Say 'Yes!' to Dakota County parks and natural areas

by Betsy Daub

Family and friends planting trees at one of the many beloved parks and natural areas in Dakota County. (Photo by Tom Reiter)

When my children were little, they had a favorite tree in the park near our Twin Cities home. The enormous evergreen's long, sturdy branches reached all the way to the ground making it irresistible to two kids eager to climb. As they clamored nearly to the top, ignoring my pleas to not go any higher, they were enveloped by and nearly disappeared in its needles.

During this time of social distancing and stay-at-home orders, I relish having a park nearby to get out of the house and get a dose of nature. On a recent walk, I was joined by my children — one now in her twenties, the other in high school. They made a beeline for “the tree,” and joyfully scaled their old friend. A touchstone in a time of uncertainty.

Our investments in parks and natural areas are never regretted. And many of us find ourselves valuing them now more than ever. 

If you're fortunate to live in Dakota County or use and value its parks, you now have the opportunity to advocate for protecting and restoring additional parks, natural areas and greenways.

A new plan for conservation

Dakota County recently released a comprehensive Land Conservation Plan that examines the value of natural places, the success of the county’s land conservation efforts to date, and opportunities to protect and restore additional land throughout the county.

Land conservation efforts in Dakota County have given us some well-loved places — Pine Bend Bluffs Scientific and Natural Area, Chimney Rock, Marcott Lakes, Spring Lake Park Reserve, the Vermillion River Aquatic Management Area, and many more. And the county has built a strong network of conservation partners (including FMR, amongst others).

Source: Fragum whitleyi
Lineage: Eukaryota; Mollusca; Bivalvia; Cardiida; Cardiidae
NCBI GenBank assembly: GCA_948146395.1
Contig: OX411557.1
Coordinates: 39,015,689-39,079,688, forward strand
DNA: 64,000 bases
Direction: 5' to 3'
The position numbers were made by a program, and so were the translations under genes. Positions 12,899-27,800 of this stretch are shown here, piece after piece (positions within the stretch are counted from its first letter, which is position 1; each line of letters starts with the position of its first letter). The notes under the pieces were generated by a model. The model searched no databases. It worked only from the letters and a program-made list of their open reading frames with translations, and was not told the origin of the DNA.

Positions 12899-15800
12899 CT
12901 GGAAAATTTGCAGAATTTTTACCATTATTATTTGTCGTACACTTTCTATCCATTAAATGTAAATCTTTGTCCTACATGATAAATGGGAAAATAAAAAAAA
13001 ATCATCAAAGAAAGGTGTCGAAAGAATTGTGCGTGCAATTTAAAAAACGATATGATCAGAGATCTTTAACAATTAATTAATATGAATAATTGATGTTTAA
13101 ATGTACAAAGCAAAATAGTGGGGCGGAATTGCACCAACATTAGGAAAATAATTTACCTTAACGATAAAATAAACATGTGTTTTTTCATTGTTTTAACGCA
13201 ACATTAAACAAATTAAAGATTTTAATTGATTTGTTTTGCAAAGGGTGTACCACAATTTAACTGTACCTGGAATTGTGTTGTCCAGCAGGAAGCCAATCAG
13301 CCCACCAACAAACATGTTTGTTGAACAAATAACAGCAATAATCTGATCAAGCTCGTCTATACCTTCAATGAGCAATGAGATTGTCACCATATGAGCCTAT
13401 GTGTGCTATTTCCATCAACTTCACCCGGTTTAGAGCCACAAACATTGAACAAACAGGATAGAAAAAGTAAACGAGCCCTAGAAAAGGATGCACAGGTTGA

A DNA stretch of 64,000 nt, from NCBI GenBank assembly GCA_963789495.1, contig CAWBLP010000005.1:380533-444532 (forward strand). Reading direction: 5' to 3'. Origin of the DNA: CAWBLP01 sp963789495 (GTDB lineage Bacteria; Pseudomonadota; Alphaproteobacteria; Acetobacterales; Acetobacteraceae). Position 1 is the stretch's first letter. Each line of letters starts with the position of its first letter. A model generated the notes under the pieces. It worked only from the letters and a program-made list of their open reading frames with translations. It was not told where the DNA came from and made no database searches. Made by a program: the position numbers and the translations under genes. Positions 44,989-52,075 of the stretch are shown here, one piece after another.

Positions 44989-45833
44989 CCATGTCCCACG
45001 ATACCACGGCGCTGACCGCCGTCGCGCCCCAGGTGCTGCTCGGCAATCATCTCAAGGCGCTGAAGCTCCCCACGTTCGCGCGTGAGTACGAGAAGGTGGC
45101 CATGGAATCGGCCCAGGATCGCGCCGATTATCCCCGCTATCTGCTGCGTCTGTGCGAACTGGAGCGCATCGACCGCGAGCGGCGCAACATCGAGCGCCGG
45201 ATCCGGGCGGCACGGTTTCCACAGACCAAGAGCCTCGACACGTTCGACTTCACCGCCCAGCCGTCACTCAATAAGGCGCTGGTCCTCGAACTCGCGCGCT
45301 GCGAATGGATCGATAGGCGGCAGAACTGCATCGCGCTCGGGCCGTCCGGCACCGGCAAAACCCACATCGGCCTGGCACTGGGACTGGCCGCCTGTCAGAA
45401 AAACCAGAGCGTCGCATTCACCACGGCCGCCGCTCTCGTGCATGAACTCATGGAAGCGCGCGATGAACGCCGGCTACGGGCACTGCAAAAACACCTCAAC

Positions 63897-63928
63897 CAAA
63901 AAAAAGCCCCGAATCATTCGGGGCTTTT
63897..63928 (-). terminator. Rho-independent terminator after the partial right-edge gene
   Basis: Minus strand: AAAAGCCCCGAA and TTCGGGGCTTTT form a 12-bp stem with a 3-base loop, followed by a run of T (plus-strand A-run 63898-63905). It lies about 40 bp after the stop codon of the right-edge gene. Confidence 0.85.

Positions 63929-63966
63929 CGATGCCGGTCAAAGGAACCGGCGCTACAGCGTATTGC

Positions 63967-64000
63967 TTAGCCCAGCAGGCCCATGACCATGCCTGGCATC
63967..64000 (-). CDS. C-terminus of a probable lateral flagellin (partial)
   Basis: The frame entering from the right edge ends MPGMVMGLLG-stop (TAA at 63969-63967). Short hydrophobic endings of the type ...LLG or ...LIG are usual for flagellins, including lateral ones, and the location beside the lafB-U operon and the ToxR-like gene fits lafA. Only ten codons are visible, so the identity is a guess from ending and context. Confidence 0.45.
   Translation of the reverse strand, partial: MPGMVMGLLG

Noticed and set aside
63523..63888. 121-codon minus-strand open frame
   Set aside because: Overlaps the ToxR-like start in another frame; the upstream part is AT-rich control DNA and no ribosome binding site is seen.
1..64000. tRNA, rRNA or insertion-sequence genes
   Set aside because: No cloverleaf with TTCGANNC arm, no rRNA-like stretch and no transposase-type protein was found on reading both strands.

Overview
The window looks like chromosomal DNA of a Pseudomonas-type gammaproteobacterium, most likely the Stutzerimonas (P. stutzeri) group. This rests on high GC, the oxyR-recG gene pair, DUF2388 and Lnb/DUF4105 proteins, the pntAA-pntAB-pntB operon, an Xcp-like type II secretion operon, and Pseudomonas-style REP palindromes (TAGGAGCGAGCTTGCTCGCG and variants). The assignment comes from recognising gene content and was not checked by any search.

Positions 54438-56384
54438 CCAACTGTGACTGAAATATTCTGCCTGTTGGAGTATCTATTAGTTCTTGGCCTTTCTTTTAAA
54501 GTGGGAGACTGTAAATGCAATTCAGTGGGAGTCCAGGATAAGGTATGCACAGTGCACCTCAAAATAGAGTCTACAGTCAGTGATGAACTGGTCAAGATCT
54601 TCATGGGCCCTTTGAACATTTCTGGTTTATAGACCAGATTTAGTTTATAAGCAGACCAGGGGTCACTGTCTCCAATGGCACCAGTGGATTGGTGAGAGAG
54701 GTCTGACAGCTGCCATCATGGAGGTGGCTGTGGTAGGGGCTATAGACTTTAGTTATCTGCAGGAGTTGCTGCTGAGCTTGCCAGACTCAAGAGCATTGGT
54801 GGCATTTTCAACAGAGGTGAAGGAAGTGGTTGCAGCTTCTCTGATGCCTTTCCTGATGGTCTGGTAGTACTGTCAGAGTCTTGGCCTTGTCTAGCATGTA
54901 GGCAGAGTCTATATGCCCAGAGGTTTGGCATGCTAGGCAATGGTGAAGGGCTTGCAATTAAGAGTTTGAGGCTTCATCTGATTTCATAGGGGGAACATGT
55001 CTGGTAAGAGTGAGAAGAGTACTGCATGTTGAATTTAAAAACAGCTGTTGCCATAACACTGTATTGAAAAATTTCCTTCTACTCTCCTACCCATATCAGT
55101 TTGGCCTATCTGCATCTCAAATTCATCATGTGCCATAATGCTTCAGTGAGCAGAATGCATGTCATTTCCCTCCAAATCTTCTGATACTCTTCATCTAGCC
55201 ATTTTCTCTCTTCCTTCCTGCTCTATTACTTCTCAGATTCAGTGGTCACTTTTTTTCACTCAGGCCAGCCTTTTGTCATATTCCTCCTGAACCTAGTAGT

In addition to opportunities for recreation and inspiration, the plan notes many additional values of parks, such as providing wildlife and pollinator habitat, protecting our waters by absorbing pollutants, and many other social, ecological and economic benefits. 

The draft Land Conservation Plan also identifies many other natural areas across the county (nearly 40,000 acres!) that should be protected. 

A small brown weasel like animal walking in a snowy forest.
When we protect and restore habitat, wildlife (like this fisher in Spring Lake Park) return. (Photo: Dakota County Parks)

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The county commissioners are currently considering the plan and ways to fund it! If you live in Dakota County and would like to be notified of future opportunities to support this exciting proposal, please sign up below!